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In case personal information is collected/shared/sold, you need to include this in your privacy notice and disclosures to consumers.

4. Obtaining User Consent

Terms and consent on your emails, campaigns and websites should be clear and not stuffed with complex language that can confuse users. The user consent should be obtained to collect information as well as to send future information.

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5. Ownership in Case of Data Breach

Data breaches are not a matter of “if they happen” but rather “when they happen”. In spite of having a very secure system, always be prepared for the worst. In case of a data breach, Marketing and IT will work together as the first line of defense in complying with legal notification requirements. The appropriate point of contact should be in place in case an unthinkable data breach situation arises.

6. Immediate Breach Notification

If a security breach occurs, you should report the data breach to both your customers and data controllers. Failure to report would lead to fines and strict action against the company by data protection authorities.

Every individual in the company is entitled to report a data security breach as soon as they discover it. Recently, Oneplus informed its customers that an unauthorized party was able to access order information from the online store of Oneplus. They also pointed out what information was accessed. Here is the screenshot for the actual notice by Oneplus.

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7. Providing Data Access Rights to Users

Under certain legal basis, users have the privilege to access their data that has been collected. The company should be able to provide the user with a free detailed electronic copy of the data that was collected about them. It would be good practice to share a report that includes various ways in which the user data is intended to be used.

8. Right to Be Forgotten

Customers have the right to ask for data deletion. They can make a request verbally or in writing. Additionally, companies can erase customer data after it has been used for the purpose per their consent. Every company has the right to refuse data deletion if collected for the following purposes:

  • For providing services or goods requested by the consumer
  • Data pertaining to detection of security incidents and prevention against malicious, fraudulent or illegal activity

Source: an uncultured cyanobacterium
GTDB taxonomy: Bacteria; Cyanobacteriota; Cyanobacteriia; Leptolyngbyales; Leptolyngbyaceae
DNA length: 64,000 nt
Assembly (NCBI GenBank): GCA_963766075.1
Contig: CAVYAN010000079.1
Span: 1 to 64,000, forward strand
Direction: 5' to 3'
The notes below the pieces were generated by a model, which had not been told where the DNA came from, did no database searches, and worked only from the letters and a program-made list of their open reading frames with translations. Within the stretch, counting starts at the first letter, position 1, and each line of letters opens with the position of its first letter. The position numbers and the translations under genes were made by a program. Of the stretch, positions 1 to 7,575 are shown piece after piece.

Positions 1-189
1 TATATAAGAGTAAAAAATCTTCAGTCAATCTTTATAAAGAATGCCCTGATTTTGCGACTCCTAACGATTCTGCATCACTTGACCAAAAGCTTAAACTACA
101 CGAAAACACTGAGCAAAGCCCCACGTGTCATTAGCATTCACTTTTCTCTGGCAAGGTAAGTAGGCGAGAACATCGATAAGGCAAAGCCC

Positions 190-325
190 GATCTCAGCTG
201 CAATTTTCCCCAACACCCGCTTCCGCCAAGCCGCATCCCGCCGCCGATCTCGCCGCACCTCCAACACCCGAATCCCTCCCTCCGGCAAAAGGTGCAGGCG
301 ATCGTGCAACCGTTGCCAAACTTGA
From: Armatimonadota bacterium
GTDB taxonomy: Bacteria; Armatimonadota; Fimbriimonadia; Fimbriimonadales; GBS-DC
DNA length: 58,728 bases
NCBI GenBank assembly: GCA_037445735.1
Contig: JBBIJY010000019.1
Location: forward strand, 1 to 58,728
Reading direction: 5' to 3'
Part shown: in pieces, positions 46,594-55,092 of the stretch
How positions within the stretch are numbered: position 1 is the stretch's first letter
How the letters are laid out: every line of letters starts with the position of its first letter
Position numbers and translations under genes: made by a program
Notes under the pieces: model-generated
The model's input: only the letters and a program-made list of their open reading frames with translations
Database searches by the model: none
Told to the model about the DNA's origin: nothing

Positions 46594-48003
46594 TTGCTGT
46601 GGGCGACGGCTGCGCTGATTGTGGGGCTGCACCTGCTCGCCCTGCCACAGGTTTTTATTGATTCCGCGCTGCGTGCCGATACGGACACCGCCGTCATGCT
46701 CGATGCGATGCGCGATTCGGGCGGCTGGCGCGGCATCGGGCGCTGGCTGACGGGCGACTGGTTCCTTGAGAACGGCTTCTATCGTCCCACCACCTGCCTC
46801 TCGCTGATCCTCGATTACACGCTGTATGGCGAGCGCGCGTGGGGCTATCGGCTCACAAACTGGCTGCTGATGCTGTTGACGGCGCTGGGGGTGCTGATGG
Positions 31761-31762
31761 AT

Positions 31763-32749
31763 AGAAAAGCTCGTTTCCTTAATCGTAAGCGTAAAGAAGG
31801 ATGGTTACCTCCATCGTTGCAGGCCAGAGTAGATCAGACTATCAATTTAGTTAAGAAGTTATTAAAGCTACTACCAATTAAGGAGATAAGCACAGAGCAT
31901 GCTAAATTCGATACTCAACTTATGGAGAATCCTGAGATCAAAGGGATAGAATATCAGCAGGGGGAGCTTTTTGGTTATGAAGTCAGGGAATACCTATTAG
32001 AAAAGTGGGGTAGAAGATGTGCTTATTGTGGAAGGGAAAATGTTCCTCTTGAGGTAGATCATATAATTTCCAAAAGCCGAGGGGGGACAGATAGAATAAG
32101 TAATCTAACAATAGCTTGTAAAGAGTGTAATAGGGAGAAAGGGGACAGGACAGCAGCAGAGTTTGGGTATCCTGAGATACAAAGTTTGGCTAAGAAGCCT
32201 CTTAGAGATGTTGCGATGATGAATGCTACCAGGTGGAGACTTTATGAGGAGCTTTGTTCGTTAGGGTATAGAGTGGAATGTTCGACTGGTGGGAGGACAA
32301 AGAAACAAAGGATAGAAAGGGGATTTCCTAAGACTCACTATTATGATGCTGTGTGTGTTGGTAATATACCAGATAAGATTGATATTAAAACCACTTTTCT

• For engaging in scientific, historical or statistical research in the public interest
  • Used only for internal purposes that are reasonably aligned with the expectations of the consumer
  • Data that is required to comply with a legal obligation or lawful basis

9. Data Portability

Data portability laws give the users rights to their own data. This information should be in a usable format that allows easy transmission without hindrance. Companies like Google and Facebook now allow users to download their own data, generally in a machine-readable format that can be used to transmit their data to another service.


It’s essential that you only collect relevant data. Collecting unnecessary data just because you think that it would be useful in the future can make your present data processing and management difficult. Ultimately you need to really think whether you require the data you are collecting or not, because the older way of collecting as much data as possible will make things more difficult for you. Data minimization and relevancy should be the goal while storing the data While it may seem that CCPA and GDPR principles will terminate digital marketing, that is far from the truth. These eprivacy directives will, in fact, help companies come out ahead, especially those companies that embrace it. They will help build a good relationship with customers by fostering trust and being open about what data is being collected from customers and why. Giving consumers a choice will help create a mutual benefit — and exchange of data for more personalized and relevant experience.

This is a smart marketing strategy in the long run. It will help in business continuity in the current COVID-19 times when traditional marketing strategies cannot be implemented due to social distancing and restrictions to fight the global pandemic. As businesses embark on their new digital journey, it is important to adhere to data protection laws. This will benefit both your business and your customers. Stay safe, and keep others safe.

Team Position2

April 30, 2020

By Team Position2